At the same time, Ohlmann was the art director and co-founder of the first Festival International de la Miniature, a major success which attracted over 25,000 visitors in five days. Based on this accomplishment, he launched a traveling exhibition called “The Miniatures of Dan Ohlmann” that toured Europe, Japan, and the United States.
In 1989, Dan Ohlmann arrived in Lyon, France’s third-largest city, with three trucks full of miniature displays for a 15-day exhibition. Ohlmann fell in love with the city and decided to settle there for good. He opened his very own museum – the Palais de la Miniature (The Miniature Palace) – in the old historical town and started creating new miniatures that would enrich his collection.
For over ten years, the Palais de la Miniature exhibited more than 1,000 miniature masterpieces from all over the world. It became known as an extraordinary place that people really enjoyed visiting. Regularly, Ohlmann organized temporary exhibitions on a new theme that had always been a passion of his: the art of film miniatures.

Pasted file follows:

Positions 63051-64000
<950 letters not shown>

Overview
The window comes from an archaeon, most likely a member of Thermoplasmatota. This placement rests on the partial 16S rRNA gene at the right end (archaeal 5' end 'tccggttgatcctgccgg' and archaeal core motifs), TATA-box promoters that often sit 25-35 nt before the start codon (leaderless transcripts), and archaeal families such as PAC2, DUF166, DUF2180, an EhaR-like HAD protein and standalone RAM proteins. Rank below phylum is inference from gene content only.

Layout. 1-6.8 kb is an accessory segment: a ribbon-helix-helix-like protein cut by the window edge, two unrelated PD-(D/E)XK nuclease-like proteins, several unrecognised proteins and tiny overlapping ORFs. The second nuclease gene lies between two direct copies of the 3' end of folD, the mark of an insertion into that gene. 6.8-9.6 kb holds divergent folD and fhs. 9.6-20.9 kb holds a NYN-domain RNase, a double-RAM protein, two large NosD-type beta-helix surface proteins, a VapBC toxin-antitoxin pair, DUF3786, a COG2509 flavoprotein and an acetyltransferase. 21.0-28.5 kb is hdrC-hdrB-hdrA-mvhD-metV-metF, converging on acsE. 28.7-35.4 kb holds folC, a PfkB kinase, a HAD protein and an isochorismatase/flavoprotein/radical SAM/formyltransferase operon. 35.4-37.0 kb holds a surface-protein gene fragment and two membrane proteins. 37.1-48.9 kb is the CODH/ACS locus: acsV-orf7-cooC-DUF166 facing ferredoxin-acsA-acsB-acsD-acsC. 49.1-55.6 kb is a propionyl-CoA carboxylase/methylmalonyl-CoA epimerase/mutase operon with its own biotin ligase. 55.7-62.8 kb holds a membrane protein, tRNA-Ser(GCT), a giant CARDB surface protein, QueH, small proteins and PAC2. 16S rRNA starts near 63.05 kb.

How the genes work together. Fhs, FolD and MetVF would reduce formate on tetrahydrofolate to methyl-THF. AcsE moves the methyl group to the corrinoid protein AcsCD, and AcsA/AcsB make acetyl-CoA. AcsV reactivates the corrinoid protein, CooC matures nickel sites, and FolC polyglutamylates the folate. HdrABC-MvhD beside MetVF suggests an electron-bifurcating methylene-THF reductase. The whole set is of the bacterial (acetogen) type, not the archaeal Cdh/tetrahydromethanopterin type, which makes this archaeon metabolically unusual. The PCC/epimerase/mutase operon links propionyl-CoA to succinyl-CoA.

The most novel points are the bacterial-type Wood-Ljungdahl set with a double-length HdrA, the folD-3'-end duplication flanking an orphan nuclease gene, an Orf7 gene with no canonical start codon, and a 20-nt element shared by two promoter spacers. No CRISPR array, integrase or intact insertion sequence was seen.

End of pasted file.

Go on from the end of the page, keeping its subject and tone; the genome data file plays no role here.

An Encounter That Changed Everything
A world-renowned Swiss collector offered to develop Dan Ohlmann’s small family-sized museum into a much larger venue which would enable it to attract international attention. An art lover, this sponsor gave Ohlmann permission to set up the new museum on a property she owned in the old town, a 16th-century historical building, the Maison des Avocats, This edifice is a UNESCO’s World Heritage site.
Musee Miniature et Cinema
In February 2005, the new Museum opened its doors and revealed Dan Ohlmann’s entire miniature collection, plus dozens of creations from all over the world, and a brand new permanent department devoted to the arts and techniques of film special effects.
According to dollhousedecoratingblog.com